Take a few minutes and help influence the next generation of games. The 2010 game design competition sponsored by HASTAC and the MacArthur Foundation Digital Media and Learning program is looking for help in deciding which games and designers deserve to advance. The narratives in this year's proposals are innovative, fun, gripping and timely, including: finding a missing genius scientist, repelling invaders of human consciousness, rescuing victims of a killer earthquake, and the proper care and feeding of aliens. They all feature provocative characters, including: “Sackboy,” a Geico-like lizard named “Sal,” an invisible time traveling professor named “Momo,” and many others.
With Facebook systematically dismantling its revered privacy infrastructure, I think it's important to drill down on the issue of privacy as it relates to teens. There's an assumption that teens don't care about privacy but this is completely inaccurate. Teens care deeply about privacy, but their conceptualization of what this means may not make sense in a setting where privacy settings are a binary. What teens care about is the ability to control information as it flows and to have the information necessary to adjust to a situation when information flows too far or in unexpected ways. When teens argue that they produce content that is "public by default, private when necessary," they aren't arguing that privacy is disappearing. Instead, they are highlighting that both privacy AND publicity have value. Privacy is important in certain situations - to not offend, to share something intimate, or to exclude certain people. Yet, publicity can also be super useful. It's about being present in social situations, about chance encounters, about obtaining social status.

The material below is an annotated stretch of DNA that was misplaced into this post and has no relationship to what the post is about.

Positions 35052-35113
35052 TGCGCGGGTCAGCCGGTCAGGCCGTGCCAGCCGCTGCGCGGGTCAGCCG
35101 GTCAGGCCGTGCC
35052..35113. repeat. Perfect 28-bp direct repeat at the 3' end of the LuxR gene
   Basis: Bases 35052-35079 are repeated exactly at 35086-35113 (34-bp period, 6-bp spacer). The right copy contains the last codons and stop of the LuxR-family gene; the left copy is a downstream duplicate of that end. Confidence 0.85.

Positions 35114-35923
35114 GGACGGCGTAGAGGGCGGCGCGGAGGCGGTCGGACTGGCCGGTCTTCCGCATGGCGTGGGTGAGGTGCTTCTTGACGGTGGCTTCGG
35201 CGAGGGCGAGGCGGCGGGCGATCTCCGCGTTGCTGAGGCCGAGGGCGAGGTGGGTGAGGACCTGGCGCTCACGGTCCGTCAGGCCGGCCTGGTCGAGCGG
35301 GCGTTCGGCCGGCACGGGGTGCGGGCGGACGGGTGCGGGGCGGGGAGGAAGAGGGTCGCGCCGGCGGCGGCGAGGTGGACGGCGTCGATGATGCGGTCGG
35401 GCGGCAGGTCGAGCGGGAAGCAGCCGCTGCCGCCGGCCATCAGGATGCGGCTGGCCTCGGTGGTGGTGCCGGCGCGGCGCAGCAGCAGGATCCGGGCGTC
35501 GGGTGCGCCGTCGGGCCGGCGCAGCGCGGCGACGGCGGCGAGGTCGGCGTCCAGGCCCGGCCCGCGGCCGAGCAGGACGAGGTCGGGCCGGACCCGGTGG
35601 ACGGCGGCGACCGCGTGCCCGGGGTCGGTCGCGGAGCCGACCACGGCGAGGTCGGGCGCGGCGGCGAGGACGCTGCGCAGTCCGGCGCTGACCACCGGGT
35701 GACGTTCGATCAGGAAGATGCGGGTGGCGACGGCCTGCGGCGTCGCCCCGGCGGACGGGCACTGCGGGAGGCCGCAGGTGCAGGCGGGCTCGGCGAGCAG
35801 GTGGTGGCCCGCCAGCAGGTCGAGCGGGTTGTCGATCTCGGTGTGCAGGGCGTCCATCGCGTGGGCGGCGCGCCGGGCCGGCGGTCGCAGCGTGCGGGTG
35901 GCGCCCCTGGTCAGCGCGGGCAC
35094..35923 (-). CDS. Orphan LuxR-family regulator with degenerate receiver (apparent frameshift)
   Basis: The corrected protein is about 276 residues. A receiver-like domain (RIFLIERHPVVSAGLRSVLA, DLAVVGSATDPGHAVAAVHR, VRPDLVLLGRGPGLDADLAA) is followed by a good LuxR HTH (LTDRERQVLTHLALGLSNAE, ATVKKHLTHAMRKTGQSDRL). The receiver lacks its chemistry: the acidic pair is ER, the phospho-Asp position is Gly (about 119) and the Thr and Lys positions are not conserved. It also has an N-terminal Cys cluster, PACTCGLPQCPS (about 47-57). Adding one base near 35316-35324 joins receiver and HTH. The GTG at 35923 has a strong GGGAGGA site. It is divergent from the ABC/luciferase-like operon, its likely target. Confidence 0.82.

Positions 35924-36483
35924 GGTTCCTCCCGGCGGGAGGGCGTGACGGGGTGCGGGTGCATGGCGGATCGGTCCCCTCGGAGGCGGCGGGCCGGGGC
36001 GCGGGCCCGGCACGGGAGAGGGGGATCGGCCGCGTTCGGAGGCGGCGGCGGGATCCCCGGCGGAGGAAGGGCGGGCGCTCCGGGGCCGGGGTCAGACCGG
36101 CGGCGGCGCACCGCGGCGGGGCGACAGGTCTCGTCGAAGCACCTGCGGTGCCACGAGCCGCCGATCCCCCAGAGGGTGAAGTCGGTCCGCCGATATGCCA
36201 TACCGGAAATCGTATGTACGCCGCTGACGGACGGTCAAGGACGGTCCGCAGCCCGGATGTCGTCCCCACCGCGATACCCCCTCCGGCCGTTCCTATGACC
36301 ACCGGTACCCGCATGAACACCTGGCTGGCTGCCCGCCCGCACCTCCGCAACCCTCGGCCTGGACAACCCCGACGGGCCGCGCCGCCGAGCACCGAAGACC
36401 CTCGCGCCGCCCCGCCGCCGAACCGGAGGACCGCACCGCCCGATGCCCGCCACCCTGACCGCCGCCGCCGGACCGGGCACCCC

Now that the ebook industry has set its sights on the textbook and educational markets, it's especially important for educators to shape discussion of the benefits and potential impact of ereaders. Rather than bemoan the loss of wood pulp and glue that make up current texts, we are better served by asking how these physical objects serve learning, and what is lost (or gained) by replacing them with electronic texts. One doesn't have to abandon a love for print books to appreciate the unique affordances of new technologies. For example: how many would prefer poring through multiple volumes of a print encyclopedia to the clean, stream-of-consciousness experience offered by hyperlinks in a digital encyclopedia?